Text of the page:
For a decade, some mental health experts have complained that San Francisco police have needlessly harmed mentally ill people in crisis, reports the San Francisco Chronicle. They say officers are too quick to fire, turning run-ins with people behaving irrationally into deadly shootings. While other cities with far fewer mentally disturbed people started special training, San Francisco moved slowly, even though a quarter of all calls to police involve the mentally ill. In 2001, when a mentally ill man was shot to death in a theater complex, only 30 officers had completed a training program that had been endorsed by the Police Commission almost half a decade earlier but begun just the month before.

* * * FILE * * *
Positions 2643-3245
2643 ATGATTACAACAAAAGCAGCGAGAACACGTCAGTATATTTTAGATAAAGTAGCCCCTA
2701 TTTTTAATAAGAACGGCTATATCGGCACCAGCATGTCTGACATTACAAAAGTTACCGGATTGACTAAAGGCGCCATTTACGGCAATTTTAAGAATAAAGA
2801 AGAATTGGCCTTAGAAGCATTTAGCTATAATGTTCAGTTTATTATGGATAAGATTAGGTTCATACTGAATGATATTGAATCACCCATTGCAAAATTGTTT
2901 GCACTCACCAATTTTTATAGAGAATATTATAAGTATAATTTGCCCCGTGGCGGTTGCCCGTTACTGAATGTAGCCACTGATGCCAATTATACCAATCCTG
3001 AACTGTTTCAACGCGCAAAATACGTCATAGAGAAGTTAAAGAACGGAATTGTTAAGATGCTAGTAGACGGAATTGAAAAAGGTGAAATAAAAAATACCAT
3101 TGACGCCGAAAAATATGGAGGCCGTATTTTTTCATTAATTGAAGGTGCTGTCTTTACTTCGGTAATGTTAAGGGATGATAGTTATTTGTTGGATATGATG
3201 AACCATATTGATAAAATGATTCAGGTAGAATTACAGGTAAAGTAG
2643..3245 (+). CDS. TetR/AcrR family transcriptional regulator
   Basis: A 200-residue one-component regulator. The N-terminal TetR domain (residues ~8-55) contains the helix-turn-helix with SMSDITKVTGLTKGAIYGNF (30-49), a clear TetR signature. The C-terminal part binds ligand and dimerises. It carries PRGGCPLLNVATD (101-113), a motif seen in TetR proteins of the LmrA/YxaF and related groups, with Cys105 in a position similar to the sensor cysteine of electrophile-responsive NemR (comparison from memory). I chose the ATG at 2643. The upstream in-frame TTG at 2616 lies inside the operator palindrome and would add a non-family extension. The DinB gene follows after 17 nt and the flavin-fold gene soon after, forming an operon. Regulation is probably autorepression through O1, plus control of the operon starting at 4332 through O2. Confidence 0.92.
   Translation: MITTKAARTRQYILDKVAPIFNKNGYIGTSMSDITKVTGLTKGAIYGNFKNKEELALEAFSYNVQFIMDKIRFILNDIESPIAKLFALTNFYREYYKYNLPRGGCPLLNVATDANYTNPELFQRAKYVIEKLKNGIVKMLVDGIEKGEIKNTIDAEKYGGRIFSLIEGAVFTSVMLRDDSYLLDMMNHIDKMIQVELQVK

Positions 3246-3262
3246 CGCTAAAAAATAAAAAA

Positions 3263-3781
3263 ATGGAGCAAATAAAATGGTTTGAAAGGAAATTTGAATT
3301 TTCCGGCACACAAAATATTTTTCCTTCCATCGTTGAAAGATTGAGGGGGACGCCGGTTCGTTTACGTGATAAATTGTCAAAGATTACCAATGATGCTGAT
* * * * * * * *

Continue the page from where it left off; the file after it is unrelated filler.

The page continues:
Today, more than five years after the department started a specialized 40-hour training program, about 39 percent of the patrol force has taken it. Nearly three-fourths of the patrol force has taken a short eight-hour version. “The fact that it’s taken since 1996 and fewer than half of the officers have been trained is indicative of willfully negligent practice,” said Marykate Connor of Caduceus Outreach Services, which works with the mentally ill. Police and others involved in the training say they use numerous strategies that fall short of gunfire to resolve volatile encounters with the mentally ill. “I think the SFPD is very restrained en masse in their use of lethal force,” said Pablo Stewart, a psychiatrist who is former director of forensic mental health services for San Francisco.